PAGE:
Tenant says her apartment complex is charging her a $250 pet fee—for a fish


‘I cannot make this up’: Tenant says her apartment complex is charging her a $250 pet fee—for a fish

'Is your fish peeing on the carpet???'


Jack Alban


Posted on Oct 7, 2023   Updated on Oct 8, 2023, 12:07 pm CDT

Yet another tenant is going viral on TikTok after claiming that their landlord has charged them a pet fee simply for having a fish in their unit.

TikTok user Avianna (@aviannaa.x) claims that she was slapped with a $250 surcharge after building management discovered she had a fish tank in her apartment. In the video, she sounds off against the practice in a viral clip that’s garnered more than 175,000 views since it was posted.

@aviannaa.x YALLL MY APARTMENT COMPLEX TRYNA PLAY , charging me a $250 pet fee for my fish , LIKE BFFR 😭🤣 i cannot make this up ‼️🤣 #greenscreen #fyp #viral #pov #singlemom #blacktiktok #imweak😂😂😂 ♬ original sound – Aviannaa🤩

She speaks directly into the camera at the start of the video: “Y’all so tell me why my motherf*cking apartment complex tried to charge me $250 for a fish as a pet fee?”

The clip then transitions to screenshots of her text message conversation with building management. The initial message reads: “Please come into the office by 9/8/23 to fill out your pet application along with a $250 money order / PER Pet (limit 2 pets per Unit). This is a ONE TIME FEE.”

Avianna goes on to delineate what happened in her video: “So this is the first message I got from them, mind you I ignored it cuz I don’t have a pet.”

The next screen shows her renter’s portal page, which shows she has been slapped with the $250 pet fee charge. “So mind you I go to my portal to just make sure they received my payment for my rent, Oct. 1st, even though I paid it Sept. 14th, and it says…this.”

She then decided to respond to the text message from her apartment management that she initially ignored, displaying the text exchange in her TikTok video, which reads: “Goodmorning this is Avianna from unit 625 2C i’m confused why my balance is $250 past due when I paid my rent on September 14th for October.”

Avianna says that she thought the $250 was just an issue with building management not properly updating her payment history. “So I’m like OK, maybe they had a little mishap let me go ahead and send them a text message and this what I sent them Sunday,” she says.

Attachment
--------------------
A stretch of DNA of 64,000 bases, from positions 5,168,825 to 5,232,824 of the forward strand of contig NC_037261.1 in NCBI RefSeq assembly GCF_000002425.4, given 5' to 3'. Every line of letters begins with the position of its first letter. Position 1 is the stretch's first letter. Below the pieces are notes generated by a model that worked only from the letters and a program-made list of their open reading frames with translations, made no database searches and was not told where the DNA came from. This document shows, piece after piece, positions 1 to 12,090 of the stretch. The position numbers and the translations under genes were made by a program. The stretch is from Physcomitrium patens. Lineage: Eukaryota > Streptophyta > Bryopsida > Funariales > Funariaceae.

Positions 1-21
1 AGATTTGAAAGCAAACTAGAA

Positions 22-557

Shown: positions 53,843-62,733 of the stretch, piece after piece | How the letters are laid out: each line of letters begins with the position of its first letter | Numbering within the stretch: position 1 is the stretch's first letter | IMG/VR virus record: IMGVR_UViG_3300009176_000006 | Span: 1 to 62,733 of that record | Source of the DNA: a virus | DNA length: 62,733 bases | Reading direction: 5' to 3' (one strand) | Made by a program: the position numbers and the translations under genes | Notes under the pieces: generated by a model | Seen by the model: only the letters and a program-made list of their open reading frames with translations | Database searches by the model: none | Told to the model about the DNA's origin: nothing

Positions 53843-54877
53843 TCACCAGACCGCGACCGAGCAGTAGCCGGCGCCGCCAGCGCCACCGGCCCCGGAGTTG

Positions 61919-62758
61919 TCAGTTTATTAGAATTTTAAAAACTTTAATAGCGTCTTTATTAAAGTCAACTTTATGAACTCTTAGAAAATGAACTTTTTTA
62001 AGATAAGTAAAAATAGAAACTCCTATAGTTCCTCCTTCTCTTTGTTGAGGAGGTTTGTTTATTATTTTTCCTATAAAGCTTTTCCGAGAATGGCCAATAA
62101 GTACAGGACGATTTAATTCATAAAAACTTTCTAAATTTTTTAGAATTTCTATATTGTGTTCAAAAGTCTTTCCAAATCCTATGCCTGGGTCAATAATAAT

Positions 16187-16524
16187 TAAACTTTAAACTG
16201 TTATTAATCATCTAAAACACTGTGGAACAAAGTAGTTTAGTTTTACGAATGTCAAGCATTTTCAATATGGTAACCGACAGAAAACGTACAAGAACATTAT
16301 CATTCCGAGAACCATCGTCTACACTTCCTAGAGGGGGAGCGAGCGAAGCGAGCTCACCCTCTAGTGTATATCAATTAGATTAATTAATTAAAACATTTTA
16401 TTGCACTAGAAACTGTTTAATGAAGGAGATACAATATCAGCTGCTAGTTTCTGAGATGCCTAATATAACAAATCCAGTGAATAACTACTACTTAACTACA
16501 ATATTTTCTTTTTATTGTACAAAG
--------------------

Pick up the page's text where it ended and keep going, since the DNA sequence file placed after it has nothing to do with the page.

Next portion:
The manager’s response was that the $250 was for the aforementioned “pet fee,” which confused Avianna because she couldn’t believe that the apartment would try and charge her $250 for simply keeping a fish in her apartment. The exchange continues with Arianna telling the manager she doesn’t have any pets. The management replies by asking if she has fish.

At the end of the message thread, Avianna asks if she can call building management to discuss the matter further. The TikToker goes on to show the fish tank that she has in her unit, a 2.5 gallon fish tank, which is considered to be a relatively small option meant for only the tiniest of fish.

She asks at the end of the video: “Am I tripping or what?”

Numerous commenters remarked that they, too, felt the fee was unjustified and utterly ridiculous. “The fish would be sitting right in their office because they have lost their minds,” one penned.

“the ‘Do you have a fish’ took me out Like you got a shark or something. they need to bffr,” another asked.

One TikToker suggested a way that Avianna could potentially get away from paying the pet fee. “My brother said register it as a service animal,” the user wrote.

Someone else said that typically, pet fees are meant distinctly for dogs and cats. Unless her lease specifies that they’re meant to include fish, she could have a good shot at disputing the charge. “Check your lease. Pet fees are usually only for dogs and cats. If yours doesn’t specify, fight that fee,” the user wrote.

News of usurious fees levied against renters are particularly troubling, given the fact that the cost of living in the U.S. has skyrocketed since 2021, with inflation rates hitting a 40-year high in the summer of 2022. These day-to-day expenditure rises, coupled with the fact that it was easier for Americans to purchase a new home during the Great Depression compared to today, paints a grim financial future for many citizens.

The Daily Dot reached out to Avianna via TikTok comment for further information.

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*First Published: Oct 7, 2023, 10:13 pm CDT